MEPs approve proposed solvency directive for EU insurance regulation
BRUSSELS - The European Commission has welcomed the European Parliament's approval of Solvency II - the proposed directive for future capital requirements and risk management of the insurance industry in the European Union (EU).
National government representatives in the European Council of Ministers backed the legislation last month. Finance ministers plan to formally sign off next month. The parliamentary stage of the legislative process is now completed.
National divisions - especially in central and eastern Europe - necessitated a scaled-back version of the directive. The group support regime dictating capital allocations within cross-border insurance groups was scrapped and will not be reviewed again until 2015.
"We will not be able to modernise as much as we wanted the supervisory arrangements," said Charlie McCreevy, the European commissioner for the internal market, who led efforts at drafting Solvency II through the legislative process.
The European Commission also commented that despite the group support failure, EU insurance groups "would have a dedicated 'group supervisor' to enable better monitoring of the group as a whole".
The EU directive is expected to be adopted by jurisdictions across the world as a benchmark for future insurance regulation - the equivalent for the insurance industry of the Basel II capital accord for banks.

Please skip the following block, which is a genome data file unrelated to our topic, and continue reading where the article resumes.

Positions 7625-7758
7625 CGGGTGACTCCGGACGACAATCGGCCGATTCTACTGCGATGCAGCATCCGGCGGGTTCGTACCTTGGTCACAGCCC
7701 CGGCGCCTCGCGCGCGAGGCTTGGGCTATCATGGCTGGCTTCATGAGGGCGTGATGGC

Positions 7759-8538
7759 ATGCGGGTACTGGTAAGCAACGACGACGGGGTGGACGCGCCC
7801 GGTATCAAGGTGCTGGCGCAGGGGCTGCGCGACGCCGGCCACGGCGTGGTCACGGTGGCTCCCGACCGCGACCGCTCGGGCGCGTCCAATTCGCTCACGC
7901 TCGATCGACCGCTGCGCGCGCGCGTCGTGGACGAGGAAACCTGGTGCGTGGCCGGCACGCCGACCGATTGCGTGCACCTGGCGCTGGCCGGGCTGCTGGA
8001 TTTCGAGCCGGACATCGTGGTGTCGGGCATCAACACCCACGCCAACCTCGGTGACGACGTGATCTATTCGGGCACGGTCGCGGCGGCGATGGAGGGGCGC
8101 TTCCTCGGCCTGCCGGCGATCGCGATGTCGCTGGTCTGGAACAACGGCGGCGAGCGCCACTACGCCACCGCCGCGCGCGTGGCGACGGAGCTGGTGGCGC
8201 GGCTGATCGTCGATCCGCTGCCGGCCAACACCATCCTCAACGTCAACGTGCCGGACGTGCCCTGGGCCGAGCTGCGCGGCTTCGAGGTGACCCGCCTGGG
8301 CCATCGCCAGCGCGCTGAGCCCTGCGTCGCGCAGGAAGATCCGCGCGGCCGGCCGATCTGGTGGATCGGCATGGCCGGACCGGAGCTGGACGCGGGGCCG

"It's a template for the world," said Peter Skinner, Solvency II's parliamentary rapporteur in the European Parliament. "That's not a boast. It's recognition of where international standards are going, and hopefully others will build on that."
The Solvency II Directive will replace 14 existing directives dating from the 1970s and is intended to be in operation in Europe in 2012.
More on Solvency II
UK insurers welcome additional capital relief
Stress tests expose flaw in formula to calculate volatility adjustment
Industry representatives call on Eiopa to soften draft specifications
Omnibus II approved by European Parliament
Sign up for Risk.net email alerts
Oxford professor David Vines argues that the carrot is as important as the stick
Sponsored webinar: IBM
Watch highlights of this year's London conference
Operational risk and the challenges of defining and dealing with conduct risk
There are no comments submitted yet. Do you have an interesting opinion? Then be the first to post a comment.